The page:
Deciphering the media houses of the future
The new business of creating content and monetising it through subscription is where the world is going. With the kind of shifts that we have seen in the habits of consumers in the last decade, the changes that have happened in the media consumption of those consumers is only natural.
A lot of the media consumption in the last five years has been accelerated because of affordable smartphones and data. Adgully organised the first ever Digi Media Summit on March 29, 2019 in Delhi to highlight the key developments that are taking place in the digital ecosystem, as well as chart out the course for the future of this industry.
The event had an interesting panel on “Media Houses of the Future”, which included eminent speakers like Sanjeev Bhargava, Director – Brand, The Times of India; Basant Rathore, Senior VP – Strategy, Business Development and Brands Jagran Prakashan; Ramakrishnan Laxman, Head of Digital, ABP News Network; Saket Jha Saurabh, Head of Entertainment Partnerships, Facebook India; Prabhjyot Singh, GM, Epic Channel; and Varun Mohan, Head of Digital Revenue, Republic TV. The panel was moderated by Mayoori Kango, the newly-appointed Head of Industry Agency Business, Google India.
Opening the discussions, Basant Rathore observed, “This is one of the exciting times to be in the news media business. I can sense that there are more people consuming more news, there are more content providers and distribution platforms coming in. Eventually there are more opportunities arising for media brands. On what platforms do we place our bets, I think that’s the challenge that we struggle with to some extent.”
According to Sanjeev Bhargava, “While there are many opportunities, there are also immense challenges. The challenges are rather obvious for the traditional media houses and particularly print. When you look at it from a print specific problem, then you have to look at it from what kind of consumption you want. How do you want the erosion to be managed? How do you want to guide the readership of your publication such that the most advertising friendly audiences retain with you for the longest period of time?”
At the other end there is a media house perspective which is how do you manage the migration within your own system. And most of them are successful in managing the migration and make sure the traffic moves within the system.
As more content is being created and fragmentation is happening there is this entire race to capture audience attention. Media brands which are able to catch the audience attention and provide the right context are the really going to be the brands for the future. Grappling with the multiple opportunities is the challenge.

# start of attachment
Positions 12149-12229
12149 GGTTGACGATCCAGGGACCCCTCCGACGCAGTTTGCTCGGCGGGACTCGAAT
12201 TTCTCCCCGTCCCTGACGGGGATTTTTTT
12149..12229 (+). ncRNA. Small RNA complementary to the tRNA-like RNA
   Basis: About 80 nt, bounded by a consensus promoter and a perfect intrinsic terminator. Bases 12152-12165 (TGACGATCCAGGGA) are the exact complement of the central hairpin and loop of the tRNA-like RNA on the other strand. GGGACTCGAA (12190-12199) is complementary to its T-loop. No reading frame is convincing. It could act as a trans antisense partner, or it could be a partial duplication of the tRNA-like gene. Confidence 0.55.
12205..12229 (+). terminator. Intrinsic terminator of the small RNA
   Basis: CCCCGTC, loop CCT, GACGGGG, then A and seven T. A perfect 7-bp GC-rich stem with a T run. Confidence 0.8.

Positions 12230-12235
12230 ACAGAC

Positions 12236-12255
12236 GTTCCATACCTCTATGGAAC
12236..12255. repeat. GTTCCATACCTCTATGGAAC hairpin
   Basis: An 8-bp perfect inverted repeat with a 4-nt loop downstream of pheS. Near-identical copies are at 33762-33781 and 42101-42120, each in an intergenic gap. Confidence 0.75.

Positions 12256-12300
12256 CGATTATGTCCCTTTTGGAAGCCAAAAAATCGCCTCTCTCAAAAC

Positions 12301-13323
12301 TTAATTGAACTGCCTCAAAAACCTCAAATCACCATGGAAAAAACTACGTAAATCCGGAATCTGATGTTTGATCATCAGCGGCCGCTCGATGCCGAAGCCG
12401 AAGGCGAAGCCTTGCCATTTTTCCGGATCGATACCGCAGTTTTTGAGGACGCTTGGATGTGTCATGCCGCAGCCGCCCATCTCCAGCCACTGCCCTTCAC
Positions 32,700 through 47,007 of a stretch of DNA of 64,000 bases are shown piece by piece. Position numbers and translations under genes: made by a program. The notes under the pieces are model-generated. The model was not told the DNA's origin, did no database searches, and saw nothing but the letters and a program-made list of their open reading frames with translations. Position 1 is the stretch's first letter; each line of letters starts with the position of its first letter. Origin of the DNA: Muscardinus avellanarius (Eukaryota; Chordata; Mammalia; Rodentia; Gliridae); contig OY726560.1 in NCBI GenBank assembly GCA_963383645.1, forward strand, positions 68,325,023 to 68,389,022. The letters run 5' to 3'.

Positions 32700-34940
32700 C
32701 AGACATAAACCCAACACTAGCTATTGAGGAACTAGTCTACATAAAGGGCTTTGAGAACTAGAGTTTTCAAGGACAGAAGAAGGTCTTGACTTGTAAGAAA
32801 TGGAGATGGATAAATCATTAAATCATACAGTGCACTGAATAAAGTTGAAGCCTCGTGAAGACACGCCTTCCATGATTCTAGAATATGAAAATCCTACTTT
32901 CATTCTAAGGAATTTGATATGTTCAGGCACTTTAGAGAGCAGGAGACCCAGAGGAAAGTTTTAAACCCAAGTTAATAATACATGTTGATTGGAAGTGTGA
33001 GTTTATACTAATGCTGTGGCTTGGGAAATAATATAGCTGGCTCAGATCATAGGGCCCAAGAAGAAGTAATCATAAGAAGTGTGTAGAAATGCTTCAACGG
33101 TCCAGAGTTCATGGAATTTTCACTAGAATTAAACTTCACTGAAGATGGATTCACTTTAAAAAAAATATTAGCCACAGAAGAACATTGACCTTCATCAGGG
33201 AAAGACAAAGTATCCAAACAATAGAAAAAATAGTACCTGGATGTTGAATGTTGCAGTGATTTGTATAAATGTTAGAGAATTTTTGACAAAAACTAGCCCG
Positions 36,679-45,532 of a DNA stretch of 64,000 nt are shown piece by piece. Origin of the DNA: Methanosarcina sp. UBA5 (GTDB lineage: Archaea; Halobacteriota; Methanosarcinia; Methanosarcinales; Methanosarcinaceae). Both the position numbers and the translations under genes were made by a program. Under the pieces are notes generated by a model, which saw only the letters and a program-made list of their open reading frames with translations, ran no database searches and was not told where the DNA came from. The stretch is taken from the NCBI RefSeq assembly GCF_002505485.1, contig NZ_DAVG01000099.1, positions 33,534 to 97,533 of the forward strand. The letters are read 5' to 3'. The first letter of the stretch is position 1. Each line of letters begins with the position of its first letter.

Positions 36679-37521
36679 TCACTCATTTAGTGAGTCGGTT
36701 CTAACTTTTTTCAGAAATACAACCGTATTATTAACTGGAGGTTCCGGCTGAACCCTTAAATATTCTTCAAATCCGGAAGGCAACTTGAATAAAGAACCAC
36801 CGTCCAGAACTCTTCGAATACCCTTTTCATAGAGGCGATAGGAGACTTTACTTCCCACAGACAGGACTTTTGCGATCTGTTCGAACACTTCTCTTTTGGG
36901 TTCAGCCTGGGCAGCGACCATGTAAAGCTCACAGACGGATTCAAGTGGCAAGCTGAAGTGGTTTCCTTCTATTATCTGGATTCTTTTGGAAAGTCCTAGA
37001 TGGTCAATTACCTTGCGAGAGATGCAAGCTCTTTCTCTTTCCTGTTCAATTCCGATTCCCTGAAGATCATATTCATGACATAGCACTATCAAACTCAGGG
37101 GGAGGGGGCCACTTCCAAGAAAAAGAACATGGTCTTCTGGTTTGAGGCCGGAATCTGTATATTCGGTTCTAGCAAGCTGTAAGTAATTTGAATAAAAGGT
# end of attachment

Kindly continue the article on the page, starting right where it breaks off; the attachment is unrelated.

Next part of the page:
When asked how the content they published change, Varun Mohan remarked, “As a TV channel, it is important for us to create content for digital as well. Ultimately, the user is spending more time on the digital platforms.”
He further said, “In digital, we took a step back completely, compared to the strategy on TV. Predominantly, the reason for this is that we have a better opportunity to understand the user behaviour on digital. Our live stream on digital is viewed more on digital than television. Our average time spent is 22 minutes per session per user, which is huge compared to any other news or entertainment platform.”
Mohan mentioned that Republic TV was the first channel to partner with all the OTT platforms, which helped them to reach out to a lot more viewers on a daily basis and the engagement had increased more than 3x. “Our engagement and user attention is far higher than any other platform in this space,” he claimed.
ABP’s Ramakrishnan Laxman, here added, “We have grown rapidly because of the change in the ecosystem, rise of social media, messaging app and also OTT platforms. Consumption has grown leaps and bounds, we have 100 million audiences across all platforms, it is comparable to television. But the challenge has been monetisation; it’s not at the same scale as what we do on TV.”
Saket Jha Saurabh of Facebook India felt that the consumer had moved much faster than the business and the lines had blurred on the consumption side. “We need to redefine our content teams, monetisation teams and distribution teams. We, as an industry, need to speed up and only then will we be able to see the media houses of the future evolve.”
“If you produce a great piece of quality content, you want to make sure that the user discovers it and hopefully, you can make money along with it. In my view, television is trying to become like digital with performance-based measurements,” Saurabh concluded.